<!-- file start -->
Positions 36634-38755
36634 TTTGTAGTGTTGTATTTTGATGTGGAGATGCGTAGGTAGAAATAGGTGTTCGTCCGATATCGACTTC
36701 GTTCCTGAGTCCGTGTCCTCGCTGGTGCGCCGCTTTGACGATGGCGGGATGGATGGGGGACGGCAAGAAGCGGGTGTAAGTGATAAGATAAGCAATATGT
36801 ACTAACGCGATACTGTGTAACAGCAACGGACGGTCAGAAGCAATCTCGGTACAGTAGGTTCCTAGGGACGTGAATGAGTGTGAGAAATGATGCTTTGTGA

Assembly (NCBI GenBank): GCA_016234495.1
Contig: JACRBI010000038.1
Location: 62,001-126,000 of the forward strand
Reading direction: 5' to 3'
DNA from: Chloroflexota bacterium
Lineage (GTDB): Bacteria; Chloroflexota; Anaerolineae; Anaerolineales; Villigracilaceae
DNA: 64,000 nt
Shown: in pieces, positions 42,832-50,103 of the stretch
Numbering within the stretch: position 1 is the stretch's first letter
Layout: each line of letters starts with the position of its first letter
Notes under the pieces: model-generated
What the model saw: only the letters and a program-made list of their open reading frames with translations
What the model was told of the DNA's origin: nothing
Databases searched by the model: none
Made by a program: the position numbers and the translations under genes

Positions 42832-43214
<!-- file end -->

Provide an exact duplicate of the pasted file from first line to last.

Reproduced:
Positions 36634-38755
36634 TTTGTAGTGTTGTATTTTGATGTGGAGATGCGTAGGTAGAAATAGGTGTTCGTCCGATATCGACTTC
36701 GTTCCTGAGTCCGTGTCCTCGCTGGTGCGCCGCTTTGACGATGGCGGGATGGATGGGGGACGGCAAGAAGCGGGTGTAAGTGATAAGATAAGCAATATGT
36801 ACTAACGCGATACTGTGTAACAGCAACGGACGGTCAGAAGCAATCTCGGTACAGTAGGTTCCTAGGGACGTGAATGAGTGTGAGAAATGATGCTTTGTGA

Assembly (NCBI GenBank): GCA_016234495.1
Contig: JACRBI010000038.1
Location: 62,001-126,000 of the forward strand
Reading direction: 5' to 3'
DNA from: Chloroflexota bacterium
Lineage (GTDB): Bacteria; Chloroflexota; Anaerolineae; Anaerolineales; Villigracilaceae
DNA: 64,000 nt
Shown: in pieces, positions 42,832-50,103 of the stretch
Numbering within the stretch: position 1 is the stretch's first letter
Layout: each line of letters starts with the position of its first letter
Notes under the pieces: model-generated
What the model saw: only the letters and a program-made list of their open reading frames with translations
What the model was told of the DNA's origin: nothing
Databases searched by the model: none
Made by a program: the position numbers and the translations under genes

Positions 42832-43214